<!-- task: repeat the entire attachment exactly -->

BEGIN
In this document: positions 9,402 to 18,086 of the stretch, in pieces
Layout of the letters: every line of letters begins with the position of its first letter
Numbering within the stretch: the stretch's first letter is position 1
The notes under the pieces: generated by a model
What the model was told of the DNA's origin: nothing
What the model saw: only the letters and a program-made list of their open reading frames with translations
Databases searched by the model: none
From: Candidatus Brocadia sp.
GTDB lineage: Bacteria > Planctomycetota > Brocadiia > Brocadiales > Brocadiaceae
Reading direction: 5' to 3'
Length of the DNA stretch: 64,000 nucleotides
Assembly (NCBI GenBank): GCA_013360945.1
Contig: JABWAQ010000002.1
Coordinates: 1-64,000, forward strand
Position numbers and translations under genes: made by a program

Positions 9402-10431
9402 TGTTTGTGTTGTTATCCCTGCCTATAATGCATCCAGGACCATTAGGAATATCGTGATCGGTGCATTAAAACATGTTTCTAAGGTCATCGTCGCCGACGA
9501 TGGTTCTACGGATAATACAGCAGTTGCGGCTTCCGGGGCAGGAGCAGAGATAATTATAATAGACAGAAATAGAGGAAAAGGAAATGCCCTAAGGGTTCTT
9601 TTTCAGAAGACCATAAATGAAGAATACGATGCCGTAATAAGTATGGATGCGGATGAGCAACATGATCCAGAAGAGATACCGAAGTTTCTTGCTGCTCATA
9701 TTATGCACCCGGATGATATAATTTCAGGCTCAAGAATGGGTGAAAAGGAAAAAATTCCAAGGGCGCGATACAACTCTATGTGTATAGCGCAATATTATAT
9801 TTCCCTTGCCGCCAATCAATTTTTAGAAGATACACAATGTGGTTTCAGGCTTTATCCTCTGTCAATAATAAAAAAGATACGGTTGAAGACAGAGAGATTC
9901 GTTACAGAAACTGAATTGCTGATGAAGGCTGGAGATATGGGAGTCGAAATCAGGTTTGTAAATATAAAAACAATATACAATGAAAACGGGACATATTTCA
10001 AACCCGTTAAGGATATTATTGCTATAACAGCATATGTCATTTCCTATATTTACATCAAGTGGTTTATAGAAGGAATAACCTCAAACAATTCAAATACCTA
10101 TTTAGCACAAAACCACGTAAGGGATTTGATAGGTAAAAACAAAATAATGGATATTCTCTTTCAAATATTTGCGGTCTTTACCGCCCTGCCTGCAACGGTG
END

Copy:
In this document: positions 9,402 to 18,086 of the stretch, in pieces
Layout of the letters: every line of letters begins with the position of its first letter
Numbering within the stretch: the stretch's first letter is position 1
The notes under the pieces: generated by a model
What the model was told of the DNA's origin: nothing
What the model saw: only the letters and a program-made list of their open reading frames with translations
Databases searched by the model: none
From: Candidatus Brocadia sp.
GTDB lineage: Bacteria > Planctomycetota > Brocadiia > Brocadiales > Brocadiaceae
Reading direction: 5' to 3'
Length of the DNA stretch: 64,000 nucleotides
Assembly (NCBI GenBank): GCA_013360945.1
Contig: JABWAQ010000002.1
Coordinates: 1-64,000, forward strand
Position numbers and translations under genes: made by a program

Positions 9402-10431
9402 TGTTTGTGTTGTTATCCCTGCCTATAATGCATCCAGGACCATTAGGAATATCGTGATCGGTGCATTAAAACATGTTTCTAAGGTCATCGTCGCCGACGA
9501 TGGTTCTACGGATAATACAGCAGTTGCGGCTTCCGGGGCAGGAGCAGAGATAATTATAATAGACAGAAATAGAGGAAAAGGAAATGCCCTAAGGGTTCTT
9601 TTTCAGAAGACCATAAATGAAGAATACGATGCCGTAATAAGTATGGATGCGGATGAGCAACATGATCCAGAAGAGATACCGAAGTTTCTTGCTGCTCATA
9701 TTATGCACCCGGATGATATAATTTCAGGCTCAAGAATGGGTGAAAAGGAAAAAATTCCAAGGGCGCGATACAACTCTATGTGTATAGCGCAATATTATAT
9801 TTCCCTTGCCGCCAATCAATTTTTAGAAGATACACAATGTGGTTTCAGGCTTTATCCTCTGTCAATAATAAAAAAGATACGGTTGAAGACAGAGAGATTC
9901 GTTACAGAAACTGAATTGCTGATGAAGGCTGGAGATATGGGAGTCGAAATCAGGTTTGTAAATATAAAAACAATATACAATGAAAACGGGACATATTTCA
10001 AACCCGTTAAGGATATTATTGCTATAACAGCATATGTCATTTCCTATATTTACATCAAGTGGTTTATAGAAGGAATAACCTCAAACAATTCAAATACCTA
10101 TTTAGCACAAAACCACGTAAGGGATTTGATAGGTAAAAACAAAATAATGGATATTCTCTTTCAAATATTTGCGGTCTTTACCGCCCTGCCTGCAACGGTG